Why targeting cultural heritage is a war crime

What a week! In the view of our partners from Asymmetrical Haircuts there has never been a week with so much talk on international law in the mainstream media. Janet Anderson and Stephanie van den Berg are back with a podcast on one aspect of the threatening – and deadly – tension between the United States and Iran: war crimes. And one of them more particularly: targeting cultural heritage. U.S. President Donald Trump tweeted that he was ready to attack cultural sites in Iran in retaliation of any attack against American forces. Why is targeting cultural heritage a war crime? Listen to a quick explanation by experts.

Why targeting cultural heritage is a war crime©Joseph Eid / AFP
The face of a statue lies on the ground at the destroyed museum in the ancient Syrian city of Palmyra on March 31, 2016.
1 min 26Approximate reading time

To listen to the podcast, click on the "play" button below:

The New Year of 2020 started with some extraordinary events; a nearly war between Iran and the United States, precipitated by the American assassination of senior general Qassem Soleimani, retaliatory strikes by the Iranians and the downing of a civilian aircraft. Frankly it’s been a bit too much to keep on top of, and Stephanie admits to retreating to her couch to snuggle with her cats.

Nevertheless, we decided to peek our noses out, and bring you the first Justice Update of the year, looking at one small sliver of the maelstrom of the past few days – the tweeted threat by Donald J. Trump to specifically target Iranian cultural sites in any conflict with Tehran.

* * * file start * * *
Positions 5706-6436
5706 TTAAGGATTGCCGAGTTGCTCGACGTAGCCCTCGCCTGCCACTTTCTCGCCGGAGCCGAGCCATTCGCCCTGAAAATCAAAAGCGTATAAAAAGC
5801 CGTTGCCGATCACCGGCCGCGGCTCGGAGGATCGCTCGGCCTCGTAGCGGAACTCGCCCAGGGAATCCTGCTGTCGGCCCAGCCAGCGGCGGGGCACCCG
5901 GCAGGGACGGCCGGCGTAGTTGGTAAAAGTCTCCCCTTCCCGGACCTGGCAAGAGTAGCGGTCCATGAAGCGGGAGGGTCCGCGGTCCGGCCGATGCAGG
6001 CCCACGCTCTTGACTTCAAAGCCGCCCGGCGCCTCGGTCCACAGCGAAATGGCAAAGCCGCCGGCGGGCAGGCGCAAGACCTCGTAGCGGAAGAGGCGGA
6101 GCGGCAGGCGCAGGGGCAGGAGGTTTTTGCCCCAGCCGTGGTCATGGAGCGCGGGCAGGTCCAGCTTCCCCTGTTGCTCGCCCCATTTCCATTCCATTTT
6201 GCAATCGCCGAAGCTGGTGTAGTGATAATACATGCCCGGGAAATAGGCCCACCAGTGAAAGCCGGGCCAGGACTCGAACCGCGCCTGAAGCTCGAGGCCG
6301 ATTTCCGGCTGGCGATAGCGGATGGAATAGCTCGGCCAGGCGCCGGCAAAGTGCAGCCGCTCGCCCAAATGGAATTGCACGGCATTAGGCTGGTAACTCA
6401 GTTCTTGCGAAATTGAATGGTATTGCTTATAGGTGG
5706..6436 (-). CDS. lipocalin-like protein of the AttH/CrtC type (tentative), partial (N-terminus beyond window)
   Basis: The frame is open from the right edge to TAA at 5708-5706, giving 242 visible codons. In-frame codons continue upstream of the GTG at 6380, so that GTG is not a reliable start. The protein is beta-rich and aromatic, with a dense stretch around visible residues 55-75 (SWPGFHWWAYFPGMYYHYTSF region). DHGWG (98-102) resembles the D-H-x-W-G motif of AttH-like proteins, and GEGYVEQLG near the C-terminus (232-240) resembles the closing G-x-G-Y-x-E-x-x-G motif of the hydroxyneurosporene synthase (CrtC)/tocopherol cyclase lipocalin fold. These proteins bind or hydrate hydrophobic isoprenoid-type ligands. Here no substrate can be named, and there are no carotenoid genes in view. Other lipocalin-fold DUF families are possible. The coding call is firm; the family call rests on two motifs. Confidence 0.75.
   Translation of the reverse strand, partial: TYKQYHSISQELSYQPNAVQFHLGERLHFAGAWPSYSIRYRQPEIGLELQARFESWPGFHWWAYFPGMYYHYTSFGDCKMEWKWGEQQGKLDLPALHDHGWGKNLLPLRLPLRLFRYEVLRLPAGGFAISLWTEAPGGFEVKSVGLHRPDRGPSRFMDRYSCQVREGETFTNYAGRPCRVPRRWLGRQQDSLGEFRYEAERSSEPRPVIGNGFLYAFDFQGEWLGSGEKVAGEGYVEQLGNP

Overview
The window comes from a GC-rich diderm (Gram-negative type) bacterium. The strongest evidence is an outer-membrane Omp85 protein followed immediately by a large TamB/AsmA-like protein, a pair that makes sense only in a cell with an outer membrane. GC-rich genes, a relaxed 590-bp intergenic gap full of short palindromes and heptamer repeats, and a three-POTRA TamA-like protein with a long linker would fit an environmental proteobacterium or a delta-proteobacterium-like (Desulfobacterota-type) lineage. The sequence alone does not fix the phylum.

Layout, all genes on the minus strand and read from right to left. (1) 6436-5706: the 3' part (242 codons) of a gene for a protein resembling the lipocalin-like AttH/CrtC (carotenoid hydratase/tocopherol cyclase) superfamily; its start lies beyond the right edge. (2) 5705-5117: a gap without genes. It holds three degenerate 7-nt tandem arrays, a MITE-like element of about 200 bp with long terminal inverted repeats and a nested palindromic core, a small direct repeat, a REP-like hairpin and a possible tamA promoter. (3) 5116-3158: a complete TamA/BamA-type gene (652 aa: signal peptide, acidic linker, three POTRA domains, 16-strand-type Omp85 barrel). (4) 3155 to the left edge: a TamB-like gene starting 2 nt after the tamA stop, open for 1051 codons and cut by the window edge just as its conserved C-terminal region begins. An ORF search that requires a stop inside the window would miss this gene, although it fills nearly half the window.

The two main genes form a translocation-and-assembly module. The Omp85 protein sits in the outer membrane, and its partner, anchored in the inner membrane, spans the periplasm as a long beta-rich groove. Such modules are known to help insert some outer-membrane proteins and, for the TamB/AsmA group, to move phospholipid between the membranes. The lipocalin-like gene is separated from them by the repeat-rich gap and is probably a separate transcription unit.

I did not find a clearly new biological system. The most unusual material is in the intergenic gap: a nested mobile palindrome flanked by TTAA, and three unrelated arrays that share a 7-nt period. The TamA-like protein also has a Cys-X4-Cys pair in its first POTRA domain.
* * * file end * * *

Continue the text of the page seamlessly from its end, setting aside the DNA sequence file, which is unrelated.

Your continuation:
Polina Levina, an international lawyer, whose essay on Syrian cultural heritage and war crimes earned her a prize last year, to help guide us through some of the key issues.

There have been many many great takes by great international lawyers on what has been happening. It feels a bit invidious to select only some (but we do love Oona Hathaway and want her on the show sometime, and love the investigatory work of Bellingcat) – so our advice – keep it simple: read Just Security, EJIL Talk, Opinio Juris and follow all the editorials in the Washington Post and the New York Times.

Asymmetrical Haircuts podcastASYMMETRICAL HAIRCUTS

This podcast has been published as part of a partnership between JusticeInfo.net and Asymmetrical Haircuts, a podcast on international justice produced from The Hague by journalists Janet Anderson and Stephanie van den Berg, who retain full control and independence over the contents of the podcast.